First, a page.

Archive for November, 2009

Recently I had the good fortune to attend a workshop called “Circle of Life: Hospice and Palliative Massage,” taught by Valerie Hartman. Valerie is both a nurse and a massage therapist, and she runs a complementary therapy program at a hospice in Philadelphia.

Although we covered many issues relating to hospice massage, I left the workshop with a deeper understanding of the role massage therapy can play within the interdisciplinary framework of hospice care.

Hospice practice, coupled with government regulations, require that patient care be provided by an interdisciplinary team of health care professionals. This team is comprised of physicians, nurses, health aides, social workers, and chaplains. The idea is to care for the patient (and family) on not just a medical level, but a psychological and spiritual level as well.

Introducing massage therapy into this context provides an opportunity to weave all three of these objectives together into one form of clinical practice. When we enter a patient’s room, we are working to relieve the fear-based component of his/her symptoms and create a sense of peace and well-being. We treat our patients on the medical, psychological, and spiritual levels at the same time.

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Watching people die, day after day, makes for a challenging job. When patients die of age-related conditions and I am able to use massage therapy to help make them comfortable, the job does not seem as hard. But working with young patients who have devastating illnesses can be overwhelming.

Most people who work in this field share a basic personality characteristic, in that we are all, at heart, caregivers. Working alongside others who are driven by the need to care for people inspires me on a daily basis. Sometimes that need can become unhealthy. This is when boundary maintenance counts the most.

Joe was a patient in his mid-30s with an aggressive cancer. His wife was pregnant with their second child. When I met him he was still conscious, but very weak, and spent his time in the hospital surrounded by family and friends. He was clearly going to die soon.

I entered the room and introduced myself, explaining that I was offering massages for family members. At first, no one wanted to take me up on it. Finally Matt, Joe’s brother-in-law, agreed. I brought him out of the room to a semi-private area and invited him to get into the massage chair. During the session he shared a little bit about his heartbreak at seeing Joe so sick. I felt my heart breaking along with his.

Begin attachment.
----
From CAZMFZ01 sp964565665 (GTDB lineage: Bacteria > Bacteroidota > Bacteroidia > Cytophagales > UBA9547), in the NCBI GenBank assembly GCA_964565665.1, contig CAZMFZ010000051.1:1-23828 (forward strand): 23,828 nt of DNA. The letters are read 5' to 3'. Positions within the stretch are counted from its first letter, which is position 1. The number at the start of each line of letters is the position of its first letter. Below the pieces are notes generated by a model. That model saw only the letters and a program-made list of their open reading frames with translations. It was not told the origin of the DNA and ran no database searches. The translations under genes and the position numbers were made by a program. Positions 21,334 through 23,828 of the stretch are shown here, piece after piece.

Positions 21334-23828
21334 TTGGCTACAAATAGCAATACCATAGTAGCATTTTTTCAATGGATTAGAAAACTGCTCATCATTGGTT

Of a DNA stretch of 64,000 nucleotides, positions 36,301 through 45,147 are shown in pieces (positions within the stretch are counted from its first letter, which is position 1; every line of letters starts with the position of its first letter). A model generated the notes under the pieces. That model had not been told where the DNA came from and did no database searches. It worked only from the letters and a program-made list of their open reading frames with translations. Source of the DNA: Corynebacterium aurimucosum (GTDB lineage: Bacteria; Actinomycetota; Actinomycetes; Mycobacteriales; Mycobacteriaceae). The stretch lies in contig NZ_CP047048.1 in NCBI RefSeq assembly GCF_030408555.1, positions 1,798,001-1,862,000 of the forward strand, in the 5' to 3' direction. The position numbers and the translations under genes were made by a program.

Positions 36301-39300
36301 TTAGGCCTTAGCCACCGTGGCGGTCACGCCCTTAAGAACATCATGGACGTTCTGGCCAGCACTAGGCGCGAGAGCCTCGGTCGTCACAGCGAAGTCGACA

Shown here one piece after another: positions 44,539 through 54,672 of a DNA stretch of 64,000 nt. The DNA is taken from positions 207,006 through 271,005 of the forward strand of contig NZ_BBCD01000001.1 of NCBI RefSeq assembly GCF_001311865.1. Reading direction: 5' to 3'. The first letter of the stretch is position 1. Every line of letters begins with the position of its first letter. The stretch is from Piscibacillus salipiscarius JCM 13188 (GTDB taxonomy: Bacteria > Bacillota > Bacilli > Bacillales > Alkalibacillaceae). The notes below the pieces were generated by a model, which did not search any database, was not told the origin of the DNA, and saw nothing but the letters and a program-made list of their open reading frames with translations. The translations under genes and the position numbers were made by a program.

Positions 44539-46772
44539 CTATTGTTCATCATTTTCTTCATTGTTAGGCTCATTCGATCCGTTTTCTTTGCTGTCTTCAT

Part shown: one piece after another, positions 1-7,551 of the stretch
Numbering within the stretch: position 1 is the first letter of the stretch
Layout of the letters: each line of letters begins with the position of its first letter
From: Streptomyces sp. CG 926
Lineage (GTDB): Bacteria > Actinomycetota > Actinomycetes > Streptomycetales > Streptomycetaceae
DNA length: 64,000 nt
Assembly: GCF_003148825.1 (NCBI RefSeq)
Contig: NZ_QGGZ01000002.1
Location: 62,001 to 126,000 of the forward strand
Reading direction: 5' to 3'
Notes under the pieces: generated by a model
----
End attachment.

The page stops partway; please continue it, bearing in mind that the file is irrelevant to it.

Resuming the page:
Matt helped me convince Joe’s mom and sister to come and get massages. His mom was stoic but his sister sobbed the entire time. As someone who has one, precious younger brother, I found myself identifying with her. I felt a deep terror creeping into me at the idea of facing the loss of my brother. At that point my boundaries began to strain and crack.

I went back into the room to offer Joe his own massage. At first he said he wasn’t up to it, because he thought it meant having to reposition himself and he was too tired to move. I explained that he could stay right where he was and I offered to just massage his feet. He agreed, and I got to work.

Throughout the session, Joe was watching TV and playing with his PDA. I’ve experienced this before with young patients who are dying: the need to stay plugged in and connected seems to be a way to cling to life. His mother came in and I showed her what I was doing. She told me that she also massaged Joe’s legs, and I encouraged her to do so whenever she could.

When I finished, I thanked Joe and his mom, and went about seeing a few other patients. I was getting ready to leave for the day when Joe’s wife arrived. I heard the nurse ask her if she wanted a massage, and she said she really needed it, but had to eat something first. I realized that I might end up having to stay late, and wrestled with my boundaries once more.